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Sharing Images Across a Community

October 29, 2012
by Mark Hagland
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Leaders at Northeast Georgia Health System achieve health information exchange for images

Northeast Georgia Health System (NGHS) is a one-hospital, 557-bed health system based in Gainesville, Ga. The health system is planning on opening a second community hospital in 2015. The system includes an affiliated medical group, Northeast Georgia Physicians group, with 142 providers (of whom 116 are physicians), as well as a behavioral healthcare unit, home healthcare, and long-term care facilities. NGHS serves 700,000 people across northeast Georgia. The health system’s core PACS (picture archiving and communications system) solution is from the Alpharetta, Ga.-based McKesson Corporation (as is NGHS’s inpatient electronic health record), while it has achieved health information exchange for images through the use of the iConnect solution from the Chicago-based Merge Healthcare.

Recently, several NGHS executives—Allana Cummings, CIO; Devin Matthews, IT clinical integration officer; and James Bailey, M.D., CMIO—spoke with HCI Editor-in-Chief Mark Hagland, regarding the advances they and their colleagues have been making in the imaging informatics arena. Below are excerpts from that interview.

Where are you in terms of meaningful use?

Allana Cummings: We have attested to stage 1 in August, and have received our incentive payment from the federal government, and the physician group also attested in August on behalf of the physicians in the group, and payments for both were disbursed last month.

How much was the first payment for the hospital?

It was over $3 million.

What have been the biggest challenges in achieving Stage 1 of meaningful use?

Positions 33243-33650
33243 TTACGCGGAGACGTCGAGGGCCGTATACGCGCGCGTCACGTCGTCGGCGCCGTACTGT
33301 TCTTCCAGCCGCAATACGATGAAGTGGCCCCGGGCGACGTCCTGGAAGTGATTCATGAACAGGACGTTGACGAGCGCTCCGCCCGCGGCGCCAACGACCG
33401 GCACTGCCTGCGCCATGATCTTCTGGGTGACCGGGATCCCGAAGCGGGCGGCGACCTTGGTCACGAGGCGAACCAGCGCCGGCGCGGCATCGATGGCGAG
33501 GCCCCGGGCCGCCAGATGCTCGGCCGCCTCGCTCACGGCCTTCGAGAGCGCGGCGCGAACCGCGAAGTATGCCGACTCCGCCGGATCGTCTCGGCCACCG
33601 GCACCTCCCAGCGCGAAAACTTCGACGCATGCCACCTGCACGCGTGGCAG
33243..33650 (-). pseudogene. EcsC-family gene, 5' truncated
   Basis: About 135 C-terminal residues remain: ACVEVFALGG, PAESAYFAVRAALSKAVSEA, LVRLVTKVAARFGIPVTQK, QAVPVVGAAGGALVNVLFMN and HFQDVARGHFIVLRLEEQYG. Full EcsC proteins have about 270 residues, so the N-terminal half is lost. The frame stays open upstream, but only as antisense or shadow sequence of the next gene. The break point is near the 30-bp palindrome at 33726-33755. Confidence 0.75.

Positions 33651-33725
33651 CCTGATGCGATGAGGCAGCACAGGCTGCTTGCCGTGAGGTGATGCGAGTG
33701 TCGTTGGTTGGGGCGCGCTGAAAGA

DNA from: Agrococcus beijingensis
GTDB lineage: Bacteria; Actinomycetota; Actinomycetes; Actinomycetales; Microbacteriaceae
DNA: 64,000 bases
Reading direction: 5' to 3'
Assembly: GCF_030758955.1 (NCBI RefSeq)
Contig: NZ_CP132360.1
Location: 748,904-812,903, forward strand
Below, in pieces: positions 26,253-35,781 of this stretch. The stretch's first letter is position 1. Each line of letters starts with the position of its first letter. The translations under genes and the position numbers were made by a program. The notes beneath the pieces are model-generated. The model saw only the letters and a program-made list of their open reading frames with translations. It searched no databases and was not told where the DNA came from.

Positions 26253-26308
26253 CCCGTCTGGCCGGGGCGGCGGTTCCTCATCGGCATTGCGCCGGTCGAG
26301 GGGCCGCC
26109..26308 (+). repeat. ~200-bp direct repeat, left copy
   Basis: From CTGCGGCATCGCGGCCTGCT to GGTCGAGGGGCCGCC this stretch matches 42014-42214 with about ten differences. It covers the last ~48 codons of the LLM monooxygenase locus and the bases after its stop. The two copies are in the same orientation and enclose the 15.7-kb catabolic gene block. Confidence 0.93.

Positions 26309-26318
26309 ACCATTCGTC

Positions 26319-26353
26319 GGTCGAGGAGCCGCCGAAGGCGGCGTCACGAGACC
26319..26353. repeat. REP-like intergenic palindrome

In general, the readiness of the software and the data systems. There’s a lot of detailed work involved in terms of connectivity.

James Bailey, M.D.: We started our implementation of CPOE [computerized physician order entry] approximately a year ago, through a staged rollout. And we found that in meeting the medication requirements, we didn’t struggle with that so much, but the problem list requirement was something we were concerned about, because the software implementation was somewhat late in the game; so once we had the functionality going, we had a relatively short period of time.

Cummings: It was a challenge, but we were able to address that challenge relatively quickly.

When did your organization go live on CPOE?

Bailey: It was in the first two weeks of September of last year.

Cummings: And it was a staged rollout, and we started with our hospitalists first, and rolled out gradually, through to the specialists. And we just came live with physician notes and CPOE for the cardiologists late this summer.

What kinds of issues emerged in the CPOE and physician documentation rollout?

Bailey: The issues were around the training of the physicians, and also the fact that the entry of a problem is actually part of the order entry. And for physicians, that’s not where you think of putting problems; you put problems in with your documentation, your assessment. Fortunately, our ER doctors were more used to codified entry in the ED. But that was probably the biggest impediment, the idea that you would enter a problem in with the order.

Was it an issue with the design from the vendor?

Cummings: There aren’t any software products that I’m aware of that do it a different way. The main issue becomes the maintenance of the active problem list to drive the documentation; that’s something I think all the vendors are working towards making easier for the physicians.

Bailey: And we had been used to, in the paper world, we knew that when we were admitting patients, we had to have an admitting diagnosis just to get a bed. So that whole admission order set was easier there. And we’re now seeing patients with large numbers of problems being entered, so I think that managing the problem list going forward will be a challenge.